In a recent court decision released 11 March 2016 the FEDERAL CIRCUIT COURT OF AUSTRALIA considered the apportionment of the property between the husband and wife after the couple separated. The parties were 36 and 35 years of age with one child. The husband was self employed with no superannuation and the wife worked part time.
The husband remained in the family home which was the major item of property. Whilst the home was worth over 1 million dollars, it was heavily mortgaged and the net tangible assets were ultimately $638,001.91
In this case, referred to as Fenton & Fenton  FCCA 135, the court considered the settled propositions considering the division of matrimonial property after separation as espoused in the relatively settled and well-known decisions of Stanford v Stanford and Bevan & Bevan.
It was alleged that the Wife after separation removed $21,800 from monies able to be redrawn from the joint mortgage bank, doing so without the husband’s consent . In this matter it did not appear to be argued by the wife that she needed these funds to move out and set up an independent home (e.g. bond and relocation expenses etc). She stated that she needed these monies to pay legal costs. The husband argued these monies should have been considered as a “partial” payment of the ultimate property settlement given to the wife and in this sense it would need to be added back to the pool.
The wife argued that the court should not attribute these funds as partial property settlement to her as they were more properly seen as reasonable expenditure by her in the circumstances post-separation.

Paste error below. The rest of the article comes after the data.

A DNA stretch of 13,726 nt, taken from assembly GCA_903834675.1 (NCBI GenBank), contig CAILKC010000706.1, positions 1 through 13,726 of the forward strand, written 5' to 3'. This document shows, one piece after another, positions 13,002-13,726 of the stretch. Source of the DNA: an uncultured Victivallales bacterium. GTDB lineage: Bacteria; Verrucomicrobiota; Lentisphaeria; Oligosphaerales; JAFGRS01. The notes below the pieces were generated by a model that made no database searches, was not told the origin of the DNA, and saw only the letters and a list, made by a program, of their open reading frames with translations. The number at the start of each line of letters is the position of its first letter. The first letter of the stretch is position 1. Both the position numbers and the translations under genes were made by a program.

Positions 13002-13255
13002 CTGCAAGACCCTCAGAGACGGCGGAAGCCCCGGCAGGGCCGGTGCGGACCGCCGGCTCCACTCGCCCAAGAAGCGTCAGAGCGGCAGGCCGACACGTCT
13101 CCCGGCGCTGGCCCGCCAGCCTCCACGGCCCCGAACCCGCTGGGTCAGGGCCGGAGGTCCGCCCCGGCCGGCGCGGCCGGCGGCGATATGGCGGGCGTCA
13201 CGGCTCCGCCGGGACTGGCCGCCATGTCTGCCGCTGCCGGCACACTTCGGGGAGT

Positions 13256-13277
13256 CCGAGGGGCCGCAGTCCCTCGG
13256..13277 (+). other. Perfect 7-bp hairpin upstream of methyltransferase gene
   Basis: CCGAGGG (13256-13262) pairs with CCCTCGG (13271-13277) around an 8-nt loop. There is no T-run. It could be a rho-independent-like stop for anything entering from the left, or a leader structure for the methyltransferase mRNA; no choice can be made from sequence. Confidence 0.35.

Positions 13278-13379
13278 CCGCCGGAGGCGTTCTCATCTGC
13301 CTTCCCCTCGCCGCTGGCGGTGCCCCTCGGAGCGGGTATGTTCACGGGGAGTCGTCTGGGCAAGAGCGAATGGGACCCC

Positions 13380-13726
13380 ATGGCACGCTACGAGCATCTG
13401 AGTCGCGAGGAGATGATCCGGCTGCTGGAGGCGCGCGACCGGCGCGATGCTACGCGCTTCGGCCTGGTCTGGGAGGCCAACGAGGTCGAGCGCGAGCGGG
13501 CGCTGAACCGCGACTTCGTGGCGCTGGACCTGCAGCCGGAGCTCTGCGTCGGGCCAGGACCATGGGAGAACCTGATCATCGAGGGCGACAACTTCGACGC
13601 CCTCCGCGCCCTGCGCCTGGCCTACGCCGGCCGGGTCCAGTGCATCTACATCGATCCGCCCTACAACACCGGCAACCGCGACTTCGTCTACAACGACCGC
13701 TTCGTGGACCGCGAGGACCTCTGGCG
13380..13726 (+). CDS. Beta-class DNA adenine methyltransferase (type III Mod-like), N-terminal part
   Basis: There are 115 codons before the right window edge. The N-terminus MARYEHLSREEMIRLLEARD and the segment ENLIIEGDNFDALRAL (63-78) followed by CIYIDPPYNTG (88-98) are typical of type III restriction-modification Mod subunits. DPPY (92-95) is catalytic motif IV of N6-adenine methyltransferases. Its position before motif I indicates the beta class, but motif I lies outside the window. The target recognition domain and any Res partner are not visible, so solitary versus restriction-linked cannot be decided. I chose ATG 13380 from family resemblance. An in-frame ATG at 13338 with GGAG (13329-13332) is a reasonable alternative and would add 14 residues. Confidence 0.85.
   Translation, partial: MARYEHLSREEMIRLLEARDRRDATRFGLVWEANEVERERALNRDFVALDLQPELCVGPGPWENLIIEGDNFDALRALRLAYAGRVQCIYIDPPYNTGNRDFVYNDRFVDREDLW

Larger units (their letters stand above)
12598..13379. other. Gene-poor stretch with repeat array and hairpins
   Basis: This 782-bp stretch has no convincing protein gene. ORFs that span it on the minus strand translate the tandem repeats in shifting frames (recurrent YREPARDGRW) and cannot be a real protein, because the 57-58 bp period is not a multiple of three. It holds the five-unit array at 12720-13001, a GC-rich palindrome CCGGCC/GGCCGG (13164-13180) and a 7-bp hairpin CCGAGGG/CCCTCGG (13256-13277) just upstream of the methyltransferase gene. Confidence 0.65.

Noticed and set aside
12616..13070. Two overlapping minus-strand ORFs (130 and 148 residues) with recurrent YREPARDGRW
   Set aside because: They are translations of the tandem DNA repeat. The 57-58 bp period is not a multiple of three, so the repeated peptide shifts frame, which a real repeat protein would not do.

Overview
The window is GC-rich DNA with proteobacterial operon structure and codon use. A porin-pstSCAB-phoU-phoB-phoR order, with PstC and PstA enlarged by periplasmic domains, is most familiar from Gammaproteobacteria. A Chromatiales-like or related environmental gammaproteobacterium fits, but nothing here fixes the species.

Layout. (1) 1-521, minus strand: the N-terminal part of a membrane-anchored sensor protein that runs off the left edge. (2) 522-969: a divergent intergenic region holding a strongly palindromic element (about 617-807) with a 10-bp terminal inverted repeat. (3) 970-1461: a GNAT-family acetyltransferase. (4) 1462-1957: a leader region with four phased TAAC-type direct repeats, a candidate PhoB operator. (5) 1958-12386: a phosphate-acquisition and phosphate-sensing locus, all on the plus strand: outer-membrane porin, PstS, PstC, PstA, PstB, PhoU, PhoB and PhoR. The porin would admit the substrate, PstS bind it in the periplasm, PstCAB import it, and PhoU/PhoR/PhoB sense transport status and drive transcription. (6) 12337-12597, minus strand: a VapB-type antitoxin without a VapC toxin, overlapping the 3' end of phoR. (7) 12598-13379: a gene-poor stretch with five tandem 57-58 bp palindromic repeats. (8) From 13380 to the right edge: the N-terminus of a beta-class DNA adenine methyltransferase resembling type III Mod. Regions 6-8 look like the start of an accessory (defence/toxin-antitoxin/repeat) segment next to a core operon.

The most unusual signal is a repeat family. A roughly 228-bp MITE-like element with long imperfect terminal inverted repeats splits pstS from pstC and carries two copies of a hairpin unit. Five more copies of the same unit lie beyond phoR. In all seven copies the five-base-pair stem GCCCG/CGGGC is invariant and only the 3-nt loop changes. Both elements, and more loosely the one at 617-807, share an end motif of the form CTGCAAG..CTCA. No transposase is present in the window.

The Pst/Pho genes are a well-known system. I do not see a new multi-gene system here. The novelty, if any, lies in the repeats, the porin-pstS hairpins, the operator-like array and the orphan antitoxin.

The court was ultimately not persuaded that the wife’s use of the $21,800 could be categorised as “reasonable post-separation living expenses” . The court found she had achieved a benefit for herself and reduced the property pool and in all of those circumstances justice and equity demanded that the $21,800 be considered as part of the property pool. The court “added back” the amount to the pool before it issued its final orders.
If you are a party having to move out of the home be careful of the traps that will haunt you at court. See the solicitor team at Alexander Law as we can help you identify these pitfalls so that you may avoid falling into them. A better property settlement for you will be the result.
The court made orders that the former matrimonial home be sold and that the property of the parties (excluding superannuation entitlements) be divided 70% of the net value to the wife and 30% of the net value to the husband
In this case as the husband did not have any superannuation the court ordered that nearly $19,500 be carved off her superannuation entitlements and be given to the husband under a superannuation splitting order.
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